Homeless people sleep near a National Guard truck ahead of the inauguration of US President-elect Joe Biden on January 20, 2021 in Washington, DC. Spencer Platt / Getty Images hide the caption
Spencer Platt / Getty Images
Spencer Platt / Getty Images
The country’s homeless population grew for the fourth consecutive year. In a single night in January 2020, more than 580,000 people were homeless in the US, a 2% increase from the previous year.
The numbersreleased today by the Department of Housing and Urban Development do not reflect the impact of the pandemic.
“And we know the pandemic has only made the homeless crisis worse,” said HUD Secretary Marcia Fudge in a video message attached to the report. Calling the numbers “devastating”, she said the nation has a “moral responsibility to end homelessness”.
Among the more sobering findings of the report: Homelessness among veterans and families has not improved for the first time in many years.
In addition, more than 106,000 children were homeless during the once-a-year census, which was conducted in most communities in the country. While the majority of homeless children were in temporary or temporary shelters, nearly 11,000 lived outside.
As has been the case for years, a disproportionate proportion of the homeless have been black – about 39% of the total population, although African Americans make up about 13% of the country’s total population. 23 percent of the homeless who were homeless last year identified themselves as Hispanic or Latino.
California was home to the largest number of homeless people – 161,548 – according to the 2020 census. A quarter of all homeless people in the US lived in either New York City or Los Angeles.
For the first time since the government began its annual census, the number of single adults outdoors – 209,413 – exceeded those in shelters (199,478).
“I find it tragic that we have more and more people,” said Nan Roman, President and CEO of the National Alliance to End Homelessness. “We know that unprotected people have terrible health problems.” Roman noted that these individuals are much more susceptible to disease and premature death than those who live inside.
Add to the concerns of housing advocates that many more people have moved outside since the pandemic census was conducted.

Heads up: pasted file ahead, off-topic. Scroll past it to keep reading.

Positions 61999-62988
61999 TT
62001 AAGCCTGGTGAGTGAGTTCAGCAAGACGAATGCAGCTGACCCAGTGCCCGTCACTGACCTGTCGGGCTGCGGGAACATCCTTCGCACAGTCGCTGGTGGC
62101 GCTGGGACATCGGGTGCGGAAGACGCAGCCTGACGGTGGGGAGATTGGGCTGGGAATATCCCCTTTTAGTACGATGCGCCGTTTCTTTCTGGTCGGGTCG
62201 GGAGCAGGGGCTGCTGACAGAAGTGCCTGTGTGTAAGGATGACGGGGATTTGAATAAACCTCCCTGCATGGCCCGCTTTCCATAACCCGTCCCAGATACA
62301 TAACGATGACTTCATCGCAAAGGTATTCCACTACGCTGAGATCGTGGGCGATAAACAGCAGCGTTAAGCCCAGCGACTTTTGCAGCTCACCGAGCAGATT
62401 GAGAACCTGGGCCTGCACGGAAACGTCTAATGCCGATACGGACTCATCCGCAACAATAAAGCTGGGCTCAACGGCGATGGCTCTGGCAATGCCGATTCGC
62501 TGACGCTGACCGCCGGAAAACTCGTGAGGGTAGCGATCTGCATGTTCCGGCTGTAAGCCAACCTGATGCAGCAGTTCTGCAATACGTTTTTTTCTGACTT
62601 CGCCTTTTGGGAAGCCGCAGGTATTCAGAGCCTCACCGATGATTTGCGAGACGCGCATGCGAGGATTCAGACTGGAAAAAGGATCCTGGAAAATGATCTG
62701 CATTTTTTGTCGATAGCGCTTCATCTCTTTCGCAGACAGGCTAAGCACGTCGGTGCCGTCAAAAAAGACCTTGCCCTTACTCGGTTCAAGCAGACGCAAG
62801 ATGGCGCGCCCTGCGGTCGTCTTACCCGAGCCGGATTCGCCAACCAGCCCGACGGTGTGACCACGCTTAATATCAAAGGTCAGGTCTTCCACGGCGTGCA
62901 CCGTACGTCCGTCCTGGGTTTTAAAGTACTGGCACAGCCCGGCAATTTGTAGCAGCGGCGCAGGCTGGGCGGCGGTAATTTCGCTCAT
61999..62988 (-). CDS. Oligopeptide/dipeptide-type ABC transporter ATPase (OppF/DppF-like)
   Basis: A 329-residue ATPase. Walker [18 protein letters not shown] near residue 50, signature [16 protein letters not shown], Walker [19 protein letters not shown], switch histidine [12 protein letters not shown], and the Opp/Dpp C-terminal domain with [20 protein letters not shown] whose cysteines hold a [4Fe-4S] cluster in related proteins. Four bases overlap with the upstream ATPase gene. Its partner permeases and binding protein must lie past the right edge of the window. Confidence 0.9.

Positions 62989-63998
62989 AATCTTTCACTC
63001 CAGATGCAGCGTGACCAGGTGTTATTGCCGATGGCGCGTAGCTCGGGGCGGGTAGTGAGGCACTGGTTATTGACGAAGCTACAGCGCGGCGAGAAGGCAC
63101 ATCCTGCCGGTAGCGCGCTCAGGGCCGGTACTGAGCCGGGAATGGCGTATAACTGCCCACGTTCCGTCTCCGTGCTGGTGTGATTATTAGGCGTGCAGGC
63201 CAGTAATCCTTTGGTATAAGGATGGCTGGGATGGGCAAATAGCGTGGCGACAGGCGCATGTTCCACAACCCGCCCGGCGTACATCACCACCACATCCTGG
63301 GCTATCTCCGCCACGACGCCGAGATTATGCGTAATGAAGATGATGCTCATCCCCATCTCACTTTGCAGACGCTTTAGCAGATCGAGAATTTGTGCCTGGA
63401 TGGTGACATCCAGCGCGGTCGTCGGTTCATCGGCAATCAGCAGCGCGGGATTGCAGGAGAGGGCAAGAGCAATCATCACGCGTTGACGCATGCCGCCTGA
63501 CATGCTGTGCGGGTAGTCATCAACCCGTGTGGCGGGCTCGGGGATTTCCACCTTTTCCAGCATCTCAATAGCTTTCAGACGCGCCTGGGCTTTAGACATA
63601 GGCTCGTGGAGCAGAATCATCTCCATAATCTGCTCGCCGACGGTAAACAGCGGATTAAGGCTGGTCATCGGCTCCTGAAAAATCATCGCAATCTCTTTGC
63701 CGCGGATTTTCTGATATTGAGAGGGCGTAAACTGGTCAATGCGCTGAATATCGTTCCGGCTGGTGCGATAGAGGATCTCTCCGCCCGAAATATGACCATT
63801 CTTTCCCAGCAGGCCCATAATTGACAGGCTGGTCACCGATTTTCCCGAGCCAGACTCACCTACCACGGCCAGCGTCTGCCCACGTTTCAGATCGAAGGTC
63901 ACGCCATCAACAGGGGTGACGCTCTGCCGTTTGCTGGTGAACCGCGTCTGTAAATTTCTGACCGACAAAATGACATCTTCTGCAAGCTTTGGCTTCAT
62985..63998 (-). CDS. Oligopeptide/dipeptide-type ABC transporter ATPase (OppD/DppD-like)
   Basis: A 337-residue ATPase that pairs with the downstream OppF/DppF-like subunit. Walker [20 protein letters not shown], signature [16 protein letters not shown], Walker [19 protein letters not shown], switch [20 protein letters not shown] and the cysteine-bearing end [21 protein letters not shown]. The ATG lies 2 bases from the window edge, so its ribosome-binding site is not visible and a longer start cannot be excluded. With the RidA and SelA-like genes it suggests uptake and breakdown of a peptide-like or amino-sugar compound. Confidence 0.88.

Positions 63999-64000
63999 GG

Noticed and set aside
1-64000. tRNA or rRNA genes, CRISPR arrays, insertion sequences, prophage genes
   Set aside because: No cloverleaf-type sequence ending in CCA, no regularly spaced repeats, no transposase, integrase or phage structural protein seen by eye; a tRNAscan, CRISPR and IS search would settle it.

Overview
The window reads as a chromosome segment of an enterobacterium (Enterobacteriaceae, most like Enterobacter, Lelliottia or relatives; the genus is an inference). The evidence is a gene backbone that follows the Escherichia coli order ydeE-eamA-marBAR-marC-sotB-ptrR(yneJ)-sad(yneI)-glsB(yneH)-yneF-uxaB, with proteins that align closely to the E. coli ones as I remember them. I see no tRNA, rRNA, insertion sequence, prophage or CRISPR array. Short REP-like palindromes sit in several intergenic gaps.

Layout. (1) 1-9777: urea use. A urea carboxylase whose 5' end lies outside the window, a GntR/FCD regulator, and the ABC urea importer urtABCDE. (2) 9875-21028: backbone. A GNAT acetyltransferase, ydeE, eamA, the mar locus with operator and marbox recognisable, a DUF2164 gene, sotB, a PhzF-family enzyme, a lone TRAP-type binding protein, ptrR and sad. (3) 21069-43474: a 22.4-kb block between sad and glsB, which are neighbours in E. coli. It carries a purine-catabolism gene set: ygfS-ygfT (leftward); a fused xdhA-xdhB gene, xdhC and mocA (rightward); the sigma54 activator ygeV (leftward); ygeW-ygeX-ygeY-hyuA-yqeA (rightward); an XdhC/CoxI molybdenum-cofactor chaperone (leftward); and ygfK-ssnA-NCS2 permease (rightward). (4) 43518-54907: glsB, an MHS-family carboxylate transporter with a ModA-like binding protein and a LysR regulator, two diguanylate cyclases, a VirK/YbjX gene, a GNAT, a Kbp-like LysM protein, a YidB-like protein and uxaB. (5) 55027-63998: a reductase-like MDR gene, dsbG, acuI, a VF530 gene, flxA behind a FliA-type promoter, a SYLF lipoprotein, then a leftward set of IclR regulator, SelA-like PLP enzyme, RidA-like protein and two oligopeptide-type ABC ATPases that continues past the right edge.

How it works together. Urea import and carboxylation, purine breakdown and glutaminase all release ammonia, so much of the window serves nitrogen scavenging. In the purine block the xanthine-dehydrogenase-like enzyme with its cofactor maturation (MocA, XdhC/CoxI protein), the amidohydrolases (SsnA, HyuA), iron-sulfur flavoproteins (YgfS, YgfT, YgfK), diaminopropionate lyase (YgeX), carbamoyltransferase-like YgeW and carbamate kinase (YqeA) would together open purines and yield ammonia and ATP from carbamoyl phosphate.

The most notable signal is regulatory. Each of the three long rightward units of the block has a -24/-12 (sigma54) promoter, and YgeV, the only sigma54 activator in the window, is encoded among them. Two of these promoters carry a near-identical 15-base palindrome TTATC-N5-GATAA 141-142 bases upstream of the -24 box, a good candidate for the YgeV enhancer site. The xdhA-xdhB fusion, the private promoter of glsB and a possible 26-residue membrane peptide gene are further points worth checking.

Some people were concerned that COVID-19 might stay indoors, and many shelters have been forced to limit bed space in order to comply with health and safety protocols. This has led to an increase in street homelessness in communities that have been unable to offer alternative housing, despite some taking advantage of hotel space vacant during the pandemic.
Becky Gligo, executive director of Housing Solutions Tulsa, said her Oklahoma county raised money to move more than 400 unprotected people to a hotel or other apartment after a severe storm hit the area this winter and less than one Left a dozen people on the streets.
“The pandemic has been incredibly difficult for everyone for so many reasons. But in some ways, it’s really quick things that we thought would take five, ten years to get funding and intent for it,” Gligo said .
Other providers have also seen what they call the silver lining for the pandemic.
John Mendez, executive director of Bethesda Cares, a service provider in Montgomery County, Md., Said his group could permanently house some individuals who had lived outdoors for more than a decade and who refused to accept assistance until last year.
“Many of them were very afraid of what might happen,” said Mendez. “It was very bleak.”
Streets that were usually busy suddenly became empty. Amenities such as sanitary facilities were no longer available. “In late April they were open to talking about housing for the first time,” he said.
There are still concerns about what might lie ahead.
“I think homelessness will increase,” said Sean Read, chief program officer at Friendship Place, a nonprofit that serves the homeless in Washington, DC. Homelessness is “generally a delayed response” to economic setbacks. Families who were able to hold onto housing during the pandemic with the help of government aid and eviction moratoriums could be unlucky in the coming year.
Read and others are confident that billions of dollars in housing aid, included in a recent $ 1.9 trillion COVID relief package, will go a long way towards alleviating the crisis.
The amount of aid is unprecedented. The bill provides for $ 5 billion in homeless assistance, more than $ 20 billion in emergency aid, and $ 5 billion in new home vouchers.
Roman of the National Alliance to End Homelessness noted that the measure also includes direct payments to families that many could keep in their homes. She said some communities are also planning to use the funds to buy empty hotels that can temporarily and permanently accommodate more people.
“It’s such a big opportunity right now,” said Roman. “The question is whether we’ll make it.”